22. 22. 22 SmartGrid-SmarterPower – Team Finland / Finpro India
  23. 23. 23 India’s Priority oEnhanced Distribution oDemand Management oRenewable & DG management DRIVERS, CHALLENGES & MORE Smart Grid (SG) – More Reasons Increasing demand, capacity enhancement : High Aggregate Technical & Non Technical, Losses (18%50%) Ageing assets  transformers, switchgears, protection relays feeders etc., Grid to carry more power  Reliability and greater Security Billing and collections  Profitability of distribution companies Energy mix  Integration of renewable Capacity enhancement, reduce carbon footprint States which are active in deploying SG are – Maharashtra, Gujarat, Karnataka, Andhra Pradesh. These states have allocated budgets to implement SG. Private players like Tata Power in Maharashtra have taken lead in implementing SG ADB (Asian Development bank) has MoU for a loan of $500 million to Govt of Gujarat state for SG technologies encouraging Public private partnership in this sector. North Delhi Power Ltd, a joint venture between Tata Power and the Government of India has joined hands with GE Smart grid technologies for an advanced outage management system 14 pilot smart grid projects funded by the Ministry of Power & the State government Smart grid projects driven by Private Utilities like Tata Power, Reliance etc. SmartGrid-SmarterPower – Team Finland / Finpro India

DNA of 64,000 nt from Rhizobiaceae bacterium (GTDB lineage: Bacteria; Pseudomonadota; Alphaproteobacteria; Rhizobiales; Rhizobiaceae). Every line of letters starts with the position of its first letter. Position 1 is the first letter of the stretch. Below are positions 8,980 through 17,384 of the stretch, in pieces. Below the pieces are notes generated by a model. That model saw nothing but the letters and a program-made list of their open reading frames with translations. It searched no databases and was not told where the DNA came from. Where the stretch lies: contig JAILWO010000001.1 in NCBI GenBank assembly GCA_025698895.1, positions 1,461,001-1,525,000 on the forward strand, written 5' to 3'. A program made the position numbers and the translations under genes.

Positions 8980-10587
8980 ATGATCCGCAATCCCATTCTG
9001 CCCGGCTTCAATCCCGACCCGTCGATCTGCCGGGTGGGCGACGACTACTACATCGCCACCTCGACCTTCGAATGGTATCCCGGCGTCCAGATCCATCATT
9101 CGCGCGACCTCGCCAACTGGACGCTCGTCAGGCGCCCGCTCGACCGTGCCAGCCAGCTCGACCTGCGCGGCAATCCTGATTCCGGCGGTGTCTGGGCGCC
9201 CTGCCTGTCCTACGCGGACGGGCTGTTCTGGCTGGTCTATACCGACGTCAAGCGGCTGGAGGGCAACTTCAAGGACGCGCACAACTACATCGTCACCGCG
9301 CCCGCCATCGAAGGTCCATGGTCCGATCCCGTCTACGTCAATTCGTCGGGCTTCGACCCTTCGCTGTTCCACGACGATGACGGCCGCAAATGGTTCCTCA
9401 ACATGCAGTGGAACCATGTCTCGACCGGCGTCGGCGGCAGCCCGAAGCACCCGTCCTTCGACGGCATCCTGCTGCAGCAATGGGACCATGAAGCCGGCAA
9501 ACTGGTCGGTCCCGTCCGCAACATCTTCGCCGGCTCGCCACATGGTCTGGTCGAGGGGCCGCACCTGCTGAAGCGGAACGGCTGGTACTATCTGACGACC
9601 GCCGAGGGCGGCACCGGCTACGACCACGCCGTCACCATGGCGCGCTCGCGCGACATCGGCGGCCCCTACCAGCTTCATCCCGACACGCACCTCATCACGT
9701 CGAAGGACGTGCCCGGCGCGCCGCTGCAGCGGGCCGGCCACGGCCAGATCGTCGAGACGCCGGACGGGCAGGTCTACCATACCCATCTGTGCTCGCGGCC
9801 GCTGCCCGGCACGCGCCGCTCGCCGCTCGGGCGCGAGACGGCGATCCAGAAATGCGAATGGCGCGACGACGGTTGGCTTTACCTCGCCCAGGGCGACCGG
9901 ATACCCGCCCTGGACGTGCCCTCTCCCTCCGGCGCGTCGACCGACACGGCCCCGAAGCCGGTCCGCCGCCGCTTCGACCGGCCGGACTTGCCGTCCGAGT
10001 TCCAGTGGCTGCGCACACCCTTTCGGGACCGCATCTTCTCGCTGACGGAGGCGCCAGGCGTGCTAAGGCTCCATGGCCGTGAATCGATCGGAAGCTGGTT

24. 24. 24 CASE 1: ECOLIBRIUM ENERGY Ecolibrium Energy has implemented India’s first comprehensive smart grid pilot in partnership with the Government of Gujarat, and Torrent Power Limited, India’s leading private power distribution company. Project Covering 9 high rise buildings in Gandhi Nagar, Gujarat •10/20 kW Solar PV units on each building: Total 130 kW •Appliance level monitoring in one block Key Functionality •10/20 kW Solar PV units on each building: Total 130 kW •Appliance level monitoring in one block Key Impacts: •Successfully installed smart grid infrastructure in Indian conditions using wireless standards •Power harnessed from solar installations has increased by more than 130% due to real time generation monitoring, and thus increased awareness and maintenance •Successfully demonstration of ability to perform automated and manual demand response during peak hours based on pre defined conditions •Building owners are able to monitor their consumption on real-time basis SmartGrid-SmarterPower – Team Finland / Finpro India